Ten Ministers in the Southern Region Governing Council took their oath of office in Khartoum on Thursday (20 December).
GV EXTERIOR People's Palace
SV Ministers being sworn in PAN TO President E1-Nimeiry (2 shots)
SV Ministers shake hands with President E1-Nimeiry and others Ministers
SV PAN & GV Ministers pose for photographers
Initials BB/1921 AS/AH/BB/1930
Script is copyright Reuters Limited. All rights reserved
Background: Ten Ministers in the Southern Region Governing Council took their oath of office in Khartoum on Thursday (20 December). The Council is the Keystone of the self government granted to the predominantly Christian southern part of Sudan.
Self-government was granted last year by President Jaafar El-Nimeiry after sixteen years of civil strife had ended in the racially-divided country. President Nimeiry was present at Thursday's ceremony at the People's Palace. Five days before, he had formally accepted the election of Mr. Abil Alier as the President of the Southern Region Governing Council.
After the ceremony, the new ministers returned to the regional capital, Juba, to begin their official duties.
SYNOPSIS: The People's Palace in Khartoum was the setting for the inauguration of ten ministers of the newly-formed Southern Region Governing Council.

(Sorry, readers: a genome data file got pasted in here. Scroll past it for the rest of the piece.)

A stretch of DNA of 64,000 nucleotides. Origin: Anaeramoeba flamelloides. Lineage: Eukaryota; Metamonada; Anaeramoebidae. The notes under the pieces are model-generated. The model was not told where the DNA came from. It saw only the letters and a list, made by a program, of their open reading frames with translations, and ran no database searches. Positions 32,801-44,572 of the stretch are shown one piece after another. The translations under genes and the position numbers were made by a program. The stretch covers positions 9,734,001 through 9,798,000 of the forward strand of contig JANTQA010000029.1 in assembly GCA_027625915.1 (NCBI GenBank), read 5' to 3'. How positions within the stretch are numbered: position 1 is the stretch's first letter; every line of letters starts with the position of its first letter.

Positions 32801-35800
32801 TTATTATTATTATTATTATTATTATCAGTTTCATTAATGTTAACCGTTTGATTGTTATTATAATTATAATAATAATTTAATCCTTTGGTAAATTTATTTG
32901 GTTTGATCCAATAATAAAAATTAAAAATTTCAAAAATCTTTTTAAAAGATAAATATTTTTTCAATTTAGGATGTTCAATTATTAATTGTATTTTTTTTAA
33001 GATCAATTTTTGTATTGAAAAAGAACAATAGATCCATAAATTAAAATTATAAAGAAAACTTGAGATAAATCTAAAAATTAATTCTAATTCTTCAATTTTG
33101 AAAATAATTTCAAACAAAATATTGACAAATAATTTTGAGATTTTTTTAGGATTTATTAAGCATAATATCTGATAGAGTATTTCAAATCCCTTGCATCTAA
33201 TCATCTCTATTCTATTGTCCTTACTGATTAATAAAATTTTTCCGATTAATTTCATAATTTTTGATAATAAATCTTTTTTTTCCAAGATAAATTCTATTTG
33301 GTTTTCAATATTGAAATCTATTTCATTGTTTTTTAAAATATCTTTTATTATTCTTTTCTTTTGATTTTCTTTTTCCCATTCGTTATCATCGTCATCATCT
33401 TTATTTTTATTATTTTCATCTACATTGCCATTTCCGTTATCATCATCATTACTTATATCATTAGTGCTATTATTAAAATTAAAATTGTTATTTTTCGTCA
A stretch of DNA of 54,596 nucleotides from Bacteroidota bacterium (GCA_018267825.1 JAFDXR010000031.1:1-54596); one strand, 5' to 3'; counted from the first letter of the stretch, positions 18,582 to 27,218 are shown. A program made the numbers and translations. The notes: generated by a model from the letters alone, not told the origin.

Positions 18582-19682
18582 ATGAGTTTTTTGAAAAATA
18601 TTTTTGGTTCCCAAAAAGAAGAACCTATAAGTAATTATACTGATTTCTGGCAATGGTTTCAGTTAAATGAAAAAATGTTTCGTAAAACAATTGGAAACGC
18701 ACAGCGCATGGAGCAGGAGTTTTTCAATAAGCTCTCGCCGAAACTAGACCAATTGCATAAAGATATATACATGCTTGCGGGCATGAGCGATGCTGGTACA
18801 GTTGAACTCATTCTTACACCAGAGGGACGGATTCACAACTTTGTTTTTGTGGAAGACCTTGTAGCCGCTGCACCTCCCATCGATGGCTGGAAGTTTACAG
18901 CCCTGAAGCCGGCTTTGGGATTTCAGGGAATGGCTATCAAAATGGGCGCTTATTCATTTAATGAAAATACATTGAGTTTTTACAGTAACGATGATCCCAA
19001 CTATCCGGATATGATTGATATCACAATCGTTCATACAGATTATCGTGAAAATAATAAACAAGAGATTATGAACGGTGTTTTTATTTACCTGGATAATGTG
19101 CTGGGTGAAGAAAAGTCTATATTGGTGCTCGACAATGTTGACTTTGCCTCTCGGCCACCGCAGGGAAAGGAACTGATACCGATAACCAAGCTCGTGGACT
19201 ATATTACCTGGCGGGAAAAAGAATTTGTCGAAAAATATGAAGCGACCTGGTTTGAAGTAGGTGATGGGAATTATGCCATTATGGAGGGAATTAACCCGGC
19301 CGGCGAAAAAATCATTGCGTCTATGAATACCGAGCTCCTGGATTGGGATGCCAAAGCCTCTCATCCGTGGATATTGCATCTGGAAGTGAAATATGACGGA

Thursday's ceremony was a landmark in the troubled history of the southern region. For sixteen years, Sudan had been affected by civil strife between the Moslem north and the minority negro Christians in the south. After the trouble ended last year, President Jaafar El-Nimeiry granted the south self-government.
Earlier in the week, President Nimeiry had formally accepted the election of Mr. Abil Alier as the President of the Regional Council. The ministers taking the oath of office on Thursday included Mr. Hilary Logali and Mr. Enok de Garang, leaders in the movement for self-government in the south.
There are fears that if President Nimeiry falls from power, there could be a renewed breach in relations between the north and the south -- with the southern leaders in Juba unwilling to accept a change of government in the north.